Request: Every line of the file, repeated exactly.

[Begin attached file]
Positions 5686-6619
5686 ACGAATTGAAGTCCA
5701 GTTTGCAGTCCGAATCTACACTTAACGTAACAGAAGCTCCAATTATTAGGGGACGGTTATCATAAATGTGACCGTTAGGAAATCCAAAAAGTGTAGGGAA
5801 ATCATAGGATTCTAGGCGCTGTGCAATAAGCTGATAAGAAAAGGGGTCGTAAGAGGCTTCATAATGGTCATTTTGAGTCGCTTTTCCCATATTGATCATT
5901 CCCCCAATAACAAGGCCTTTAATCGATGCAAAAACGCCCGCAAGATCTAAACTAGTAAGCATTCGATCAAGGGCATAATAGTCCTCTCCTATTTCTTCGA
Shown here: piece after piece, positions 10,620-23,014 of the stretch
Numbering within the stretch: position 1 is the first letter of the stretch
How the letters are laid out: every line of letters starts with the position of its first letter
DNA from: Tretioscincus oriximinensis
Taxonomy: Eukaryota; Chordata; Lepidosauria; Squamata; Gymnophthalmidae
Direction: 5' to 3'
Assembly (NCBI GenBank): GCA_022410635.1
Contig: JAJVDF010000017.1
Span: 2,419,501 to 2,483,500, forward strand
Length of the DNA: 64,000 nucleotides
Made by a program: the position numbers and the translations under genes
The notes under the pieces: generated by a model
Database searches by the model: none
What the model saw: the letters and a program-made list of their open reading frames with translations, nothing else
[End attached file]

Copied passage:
Positions 5686-6619
5686 ACGAATTGAAGTCCA
5701 GTTTGCAGTCCGAATCTACACTTAACGTAACAGAAGCTCCAATTATTAGGGGACGGTTATCATAAATGTGACCGTTAGGAAATCCAAAAAGTGTAGGGAA
5801 ATCATAGGATTCTAGGCGCTGTGCAATAAGCTGATAAGAAAAGGGGTCGTAAGAGGCTTCATAATGGTCATTTTGAGTCGCTTTTCCCATATTGATCATT
5901 CCCCCAATAACAAGGCCTTTAATCGATGCAAAAACGCCCGCAAGATCTAAACTAGTAAGCATTCGATCAAGGGCATAATAGTCCTCTCCTATTTCTTCGA
Shown here: piece after piece, positions 10,620-23,014 of the stretch
Numbering within the stretch: position 1 is the first letter of the stretch
How the letters are laid out: every line of letters starts with the position of its first letter
DNA from: Tretioscincus oriximinensis
Taxonomy: Eukaryota; Chordata; Lepidosauria; Squamata; Gymnophthalmidae
Direction: 5' to 3'
Assembly (NCBI GenBank): GCA_022410635.1
Contig: JAJVDF010000017.1
Span: 2,419,501 to 2,483,500, forward strand
Length of the DNA: 64,000 nucleotides
Made by a program: the position numbers and the translations under genes
The notes under the pieces: generated by a model
Database searches by the model: none
What the model saw: the letters and a program-made list of their open reading frames with translations, nothing else